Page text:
If a start-up company issues options to a number of employees that are exercisable in conjunction with a liquidity event, and all of those options are exercised on the eve of completion, the issuer may have more than 50 shareholders at the time of completion.  A failure to comply with the takeovers rules can expose a potential acquirer to penalties under the Corporations Act.  To avoid this risk, a potential acquirer would need to make a formal takeover bid (or use another structure regulated by the Corporations Act) and this can take months to complete and is much more expensive to implement than a typical exit.  As a result, inadvertently breaching the 50 shareholder limit can have real costs (which are likely to be passed on by an acquirer as a reduction in the deal price) and can even discourage a potential buyer from engaging in a transaction at all. This is an expensive problem to rectify, so we would caution start-ups to ensure share plans and share and option grants are structured with sufficient flexibility so as to ensure this problem does not arise.

Also, companies should keep in mind, when issuing equity to employees, that there needs to be a way to get the equity back in the event the employee leaves – typically the company has buy-back rights, with the buy-back price differing depending on whether the person is a good leaver or a bad leaver, but remember that there are Corporations Act procedures that must be complied with in order to buy back shares.  These buy-back procedures require statutory notice periods and shareholder approval, so care needs to be taken in the drafting of the equity plans to give the company the ability, in these circumstances, to be certain that the buy-back rights are actually able to be enforced.  It is important to remember that there may be adverse tax consequences for the leaver if their equity is bought back by the company, including potential deemed dividends.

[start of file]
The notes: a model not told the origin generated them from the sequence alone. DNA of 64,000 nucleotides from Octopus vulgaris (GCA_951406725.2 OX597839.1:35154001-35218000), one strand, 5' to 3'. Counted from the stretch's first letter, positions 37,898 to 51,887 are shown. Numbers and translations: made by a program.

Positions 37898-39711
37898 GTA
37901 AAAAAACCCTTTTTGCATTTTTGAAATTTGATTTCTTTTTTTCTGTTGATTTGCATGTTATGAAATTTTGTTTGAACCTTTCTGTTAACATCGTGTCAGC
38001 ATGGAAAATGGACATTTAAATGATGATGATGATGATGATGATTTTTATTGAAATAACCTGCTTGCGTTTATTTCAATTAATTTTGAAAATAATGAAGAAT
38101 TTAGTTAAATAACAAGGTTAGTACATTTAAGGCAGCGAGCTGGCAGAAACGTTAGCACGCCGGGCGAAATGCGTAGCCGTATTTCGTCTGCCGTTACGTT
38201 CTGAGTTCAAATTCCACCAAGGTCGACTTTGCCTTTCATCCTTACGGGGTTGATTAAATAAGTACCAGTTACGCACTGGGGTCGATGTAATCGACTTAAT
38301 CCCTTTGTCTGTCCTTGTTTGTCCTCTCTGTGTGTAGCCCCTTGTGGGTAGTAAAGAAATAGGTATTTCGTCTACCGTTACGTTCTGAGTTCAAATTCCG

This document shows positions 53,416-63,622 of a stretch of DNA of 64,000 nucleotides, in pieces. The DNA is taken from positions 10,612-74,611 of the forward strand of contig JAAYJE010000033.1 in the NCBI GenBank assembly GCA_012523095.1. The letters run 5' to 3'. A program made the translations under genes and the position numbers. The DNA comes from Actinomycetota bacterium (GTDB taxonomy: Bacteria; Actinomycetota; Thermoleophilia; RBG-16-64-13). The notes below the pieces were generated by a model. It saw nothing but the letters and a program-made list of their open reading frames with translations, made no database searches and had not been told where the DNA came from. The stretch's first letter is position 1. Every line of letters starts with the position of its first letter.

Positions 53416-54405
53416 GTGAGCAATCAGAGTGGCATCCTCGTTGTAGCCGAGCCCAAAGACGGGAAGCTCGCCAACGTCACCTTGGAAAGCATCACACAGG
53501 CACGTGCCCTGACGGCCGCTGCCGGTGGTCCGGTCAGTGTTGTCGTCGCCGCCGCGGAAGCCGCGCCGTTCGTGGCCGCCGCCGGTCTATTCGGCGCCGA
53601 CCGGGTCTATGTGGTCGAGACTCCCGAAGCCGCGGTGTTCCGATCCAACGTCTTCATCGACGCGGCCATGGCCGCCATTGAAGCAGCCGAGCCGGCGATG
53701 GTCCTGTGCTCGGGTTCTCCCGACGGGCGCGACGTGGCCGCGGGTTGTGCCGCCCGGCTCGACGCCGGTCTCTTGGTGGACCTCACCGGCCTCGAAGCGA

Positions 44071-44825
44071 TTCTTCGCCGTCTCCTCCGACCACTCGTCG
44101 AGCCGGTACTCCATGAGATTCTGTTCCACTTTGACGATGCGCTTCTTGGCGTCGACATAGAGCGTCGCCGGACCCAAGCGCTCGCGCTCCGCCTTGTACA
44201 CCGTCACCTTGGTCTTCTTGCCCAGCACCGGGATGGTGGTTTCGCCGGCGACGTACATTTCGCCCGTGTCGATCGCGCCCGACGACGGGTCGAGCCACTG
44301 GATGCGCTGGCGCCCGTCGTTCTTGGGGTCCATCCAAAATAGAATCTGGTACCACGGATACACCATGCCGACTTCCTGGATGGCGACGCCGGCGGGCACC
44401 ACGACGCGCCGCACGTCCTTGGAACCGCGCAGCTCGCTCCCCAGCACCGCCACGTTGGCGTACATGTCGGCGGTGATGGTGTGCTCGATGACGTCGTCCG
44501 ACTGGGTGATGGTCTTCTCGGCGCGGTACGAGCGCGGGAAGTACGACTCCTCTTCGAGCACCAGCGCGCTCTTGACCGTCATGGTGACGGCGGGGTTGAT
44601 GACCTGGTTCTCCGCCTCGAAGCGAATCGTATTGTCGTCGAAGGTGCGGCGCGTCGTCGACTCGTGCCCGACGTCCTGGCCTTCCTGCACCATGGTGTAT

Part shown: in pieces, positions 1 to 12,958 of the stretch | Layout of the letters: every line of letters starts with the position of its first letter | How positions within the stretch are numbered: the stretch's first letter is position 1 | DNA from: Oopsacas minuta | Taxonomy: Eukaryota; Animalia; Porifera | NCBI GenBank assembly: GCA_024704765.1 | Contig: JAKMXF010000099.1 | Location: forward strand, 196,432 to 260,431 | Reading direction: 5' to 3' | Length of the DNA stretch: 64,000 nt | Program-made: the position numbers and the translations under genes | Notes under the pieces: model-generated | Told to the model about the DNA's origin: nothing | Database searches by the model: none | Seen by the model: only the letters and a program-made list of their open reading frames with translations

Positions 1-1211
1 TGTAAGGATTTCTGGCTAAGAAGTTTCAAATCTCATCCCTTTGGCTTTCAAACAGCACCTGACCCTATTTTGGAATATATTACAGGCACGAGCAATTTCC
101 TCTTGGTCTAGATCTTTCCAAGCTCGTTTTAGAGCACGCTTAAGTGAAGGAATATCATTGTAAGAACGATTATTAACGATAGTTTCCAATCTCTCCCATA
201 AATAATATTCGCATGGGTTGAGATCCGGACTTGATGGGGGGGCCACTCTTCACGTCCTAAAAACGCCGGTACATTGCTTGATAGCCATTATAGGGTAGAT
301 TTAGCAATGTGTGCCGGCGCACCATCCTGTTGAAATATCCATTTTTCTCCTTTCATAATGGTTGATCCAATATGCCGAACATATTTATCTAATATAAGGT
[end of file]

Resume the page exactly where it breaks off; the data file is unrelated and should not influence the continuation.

Finally, a popular question that we have been getting from start-ups is – what about all those flowering share schemes?  Flowering share schemes were a popular way to deal with issues of equity to employees under the old tax rules.  Flowering shares are essentially ordinary shares that have certain rights ‘turned off’ until an event happens that turns those rights on again.  Because the rights are initially ‘turned off’, the shares are typically worth less than an ordinary share, and therefore it was possible to issue them at a nominal price that still represented fair market value (meaning shares were not issued at a discount, and therefore no tax was payable up front).  Moreover, the shares were likely to be held for 12 months following issue, increasing the chances that the employee could access the capital gains tax discount.  This largely eliminated or lessened the need for loan funded share schemes, where companies would provide non-recourse loans to employees to acquire shares.

In general, and subject to the terms of the individual plans, flowering share schemes still ‘work’ in exactly the same way as they were designed to – and may still provide a workable alternative where the company does not meet the eligibility criteria for the concessional start-up treatment under the new tax rules.  A start-up may however still wish to re-examine its plan to see if there is any benefit to implementing a new plan under the new tax rules.